Skip to Content

A Home in the Wilderness

Remaining Ad Time Ad - 00:00
poster (29)

At barely ten thousand people Van Wert, Ohio is one of the most historic and most interesting towns in 21 country. Van Wert was surveyed in 1824, its name coming from one of the crucial events of the American Revolution, the capture of British spy Major John Andre in New York by three American patriots, John Paulding, David Williams and Isaac Van Wart. Andre's capture exposed Benedict Arnold's treason, saved the American fort West Point on the Hudson River and saved the Revolution. Van Wert was named for Isaac van Wort, spelling error and all, and over the years became a world center of peony production, the Peony Festival started in 1932 is still held every summer. Van Wert is home of the very first county supported public library in the country, the Brumback Library. Thousands of counties including Allen in Indiana copied the model. America owes very much to this little building.

And in 1840 Van Wert's Methodists built their first church at the corner of Jackson and Jefferson Streets. In 1876 they replaced it with this.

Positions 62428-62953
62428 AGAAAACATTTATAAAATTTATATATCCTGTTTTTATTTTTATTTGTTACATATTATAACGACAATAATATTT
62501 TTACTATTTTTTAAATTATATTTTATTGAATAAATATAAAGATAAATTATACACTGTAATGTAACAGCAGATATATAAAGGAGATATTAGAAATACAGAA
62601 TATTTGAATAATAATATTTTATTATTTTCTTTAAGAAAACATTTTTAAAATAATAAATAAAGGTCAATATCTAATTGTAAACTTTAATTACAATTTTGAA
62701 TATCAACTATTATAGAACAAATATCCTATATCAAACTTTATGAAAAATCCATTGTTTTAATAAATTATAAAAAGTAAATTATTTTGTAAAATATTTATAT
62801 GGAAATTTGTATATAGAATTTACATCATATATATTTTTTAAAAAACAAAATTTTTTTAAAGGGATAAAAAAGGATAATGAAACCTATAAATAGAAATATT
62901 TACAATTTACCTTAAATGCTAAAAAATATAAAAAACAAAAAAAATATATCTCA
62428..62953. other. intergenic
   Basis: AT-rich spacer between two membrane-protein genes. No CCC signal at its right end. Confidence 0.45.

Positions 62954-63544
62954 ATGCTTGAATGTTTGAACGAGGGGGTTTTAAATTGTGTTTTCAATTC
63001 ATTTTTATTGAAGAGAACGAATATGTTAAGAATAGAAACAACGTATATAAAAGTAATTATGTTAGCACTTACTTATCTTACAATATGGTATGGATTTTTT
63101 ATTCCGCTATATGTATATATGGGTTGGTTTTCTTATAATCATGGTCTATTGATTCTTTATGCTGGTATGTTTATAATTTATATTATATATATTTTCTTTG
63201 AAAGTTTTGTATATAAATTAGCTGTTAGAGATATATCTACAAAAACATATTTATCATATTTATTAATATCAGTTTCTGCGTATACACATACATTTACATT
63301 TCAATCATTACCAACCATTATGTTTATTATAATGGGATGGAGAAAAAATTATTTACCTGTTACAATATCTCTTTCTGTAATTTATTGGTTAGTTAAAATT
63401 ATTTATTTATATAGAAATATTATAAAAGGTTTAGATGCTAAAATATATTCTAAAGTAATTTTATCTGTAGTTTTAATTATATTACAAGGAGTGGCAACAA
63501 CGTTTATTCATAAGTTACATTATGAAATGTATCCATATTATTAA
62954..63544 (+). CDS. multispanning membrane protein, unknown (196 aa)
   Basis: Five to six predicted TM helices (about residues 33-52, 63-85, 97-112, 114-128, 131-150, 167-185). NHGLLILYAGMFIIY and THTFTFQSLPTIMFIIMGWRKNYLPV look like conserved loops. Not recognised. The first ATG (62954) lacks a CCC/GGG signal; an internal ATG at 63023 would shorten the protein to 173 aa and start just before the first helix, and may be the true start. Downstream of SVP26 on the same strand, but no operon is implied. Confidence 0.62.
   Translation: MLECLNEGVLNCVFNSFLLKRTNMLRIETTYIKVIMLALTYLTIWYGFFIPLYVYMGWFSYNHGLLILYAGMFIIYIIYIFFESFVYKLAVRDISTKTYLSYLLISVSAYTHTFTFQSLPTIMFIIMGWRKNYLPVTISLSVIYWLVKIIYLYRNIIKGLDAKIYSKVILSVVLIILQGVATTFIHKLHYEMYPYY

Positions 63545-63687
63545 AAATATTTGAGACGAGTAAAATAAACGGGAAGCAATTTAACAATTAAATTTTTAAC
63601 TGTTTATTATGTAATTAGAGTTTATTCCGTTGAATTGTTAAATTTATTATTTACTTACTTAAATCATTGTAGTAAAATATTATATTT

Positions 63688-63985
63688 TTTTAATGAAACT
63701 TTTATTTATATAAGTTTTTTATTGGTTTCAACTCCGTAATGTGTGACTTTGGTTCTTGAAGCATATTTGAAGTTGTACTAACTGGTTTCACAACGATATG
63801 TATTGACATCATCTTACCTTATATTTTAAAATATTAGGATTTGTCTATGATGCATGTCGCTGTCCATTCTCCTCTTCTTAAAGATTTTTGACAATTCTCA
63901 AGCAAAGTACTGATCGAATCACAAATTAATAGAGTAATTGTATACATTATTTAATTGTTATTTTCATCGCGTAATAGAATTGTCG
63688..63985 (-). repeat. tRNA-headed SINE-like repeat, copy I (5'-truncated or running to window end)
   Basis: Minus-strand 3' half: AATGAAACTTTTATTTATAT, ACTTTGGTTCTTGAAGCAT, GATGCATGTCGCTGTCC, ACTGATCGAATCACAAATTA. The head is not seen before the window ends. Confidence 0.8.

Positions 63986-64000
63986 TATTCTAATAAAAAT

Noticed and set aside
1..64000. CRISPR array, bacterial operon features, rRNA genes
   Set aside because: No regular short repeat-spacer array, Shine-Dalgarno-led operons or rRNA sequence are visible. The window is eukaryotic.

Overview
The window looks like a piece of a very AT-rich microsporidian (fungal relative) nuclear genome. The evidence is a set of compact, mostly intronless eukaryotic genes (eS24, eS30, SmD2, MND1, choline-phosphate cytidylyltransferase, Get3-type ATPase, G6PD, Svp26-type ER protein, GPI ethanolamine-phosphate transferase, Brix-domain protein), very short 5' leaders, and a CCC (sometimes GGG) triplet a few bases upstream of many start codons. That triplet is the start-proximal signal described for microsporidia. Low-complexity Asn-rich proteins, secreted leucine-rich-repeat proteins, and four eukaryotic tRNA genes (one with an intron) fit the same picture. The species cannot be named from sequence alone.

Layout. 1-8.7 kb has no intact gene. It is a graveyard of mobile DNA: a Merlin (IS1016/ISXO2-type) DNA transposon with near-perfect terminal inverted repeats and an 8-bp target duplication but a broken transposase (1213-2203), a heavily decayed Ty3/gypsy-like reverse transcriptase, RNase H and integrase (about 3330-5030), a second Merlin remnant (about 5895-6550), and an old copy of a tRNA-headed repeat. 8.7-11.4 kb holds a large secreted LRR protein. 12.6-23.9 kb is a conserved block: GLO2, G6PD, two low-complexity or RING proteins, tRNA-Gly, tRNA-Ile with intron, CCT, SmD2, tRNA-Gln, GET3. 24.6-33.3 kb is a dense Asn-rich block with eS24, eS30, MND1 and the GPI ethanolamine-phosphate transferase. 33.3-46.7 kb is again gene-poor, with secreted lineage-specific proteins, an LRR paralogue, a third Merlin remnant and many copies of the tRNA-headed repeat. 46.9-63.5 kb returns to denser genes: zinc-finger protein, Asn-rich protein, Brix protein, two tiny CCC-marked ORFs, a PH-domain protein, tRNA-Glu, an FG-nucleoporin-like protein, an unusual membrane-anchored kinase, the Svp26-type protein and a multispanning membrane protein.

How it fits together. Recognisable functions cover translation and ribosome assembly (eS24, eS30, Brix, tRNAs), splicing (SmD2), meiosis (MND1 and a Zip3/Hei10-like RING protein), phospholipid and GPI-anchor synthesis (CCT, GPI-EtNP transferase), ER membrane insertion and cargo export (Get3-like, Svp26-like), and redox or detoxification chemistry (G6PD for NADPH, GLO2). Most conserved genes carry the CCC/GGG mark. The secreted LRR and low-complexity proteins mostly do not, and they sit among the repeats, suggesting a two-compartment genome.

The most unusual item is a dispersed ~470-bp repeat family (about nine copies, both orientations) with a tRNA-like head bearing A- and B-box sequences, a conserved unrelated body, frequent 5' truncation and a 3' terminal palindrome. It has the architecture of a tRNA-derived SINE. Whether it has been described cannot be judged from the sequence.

“God desires for his people to gather together in worship and in growing together,” says Pastor Chris Farmer.

For 150 years worshipers have gathered at the First United Methodist Church on West Central Avenue, worshiping under the magnificent hard wood ceiling made from locally harvested oak trees. And gathering under the watchful eyes of gorgeous stained glass windows. This church has been the social and cultural center for its congregation in good times and, now, in not so good times...its food pantry feeding dozens of local families.

“We have poverty here in Van Wert,” says church volunteer Teresa Shafer. “We are trying to help reach out to those families who are struggling.”

First United supports a local thrift store, provides Sunday school classes and instruction and mentors teens with attractions like the new movie theatre.

“We are united in providing relational bridges for people to connect with God,” says Pastor Farmer, “and for us to connect with each other.”

In times like the current corona virus pandemic people cling to those sentiments even more dearly and this church, like so many in 21 Country, have stepped up to live out their creed by practicing what they preach. This is Eric Olson reporting.

Eric Olson

Skip to content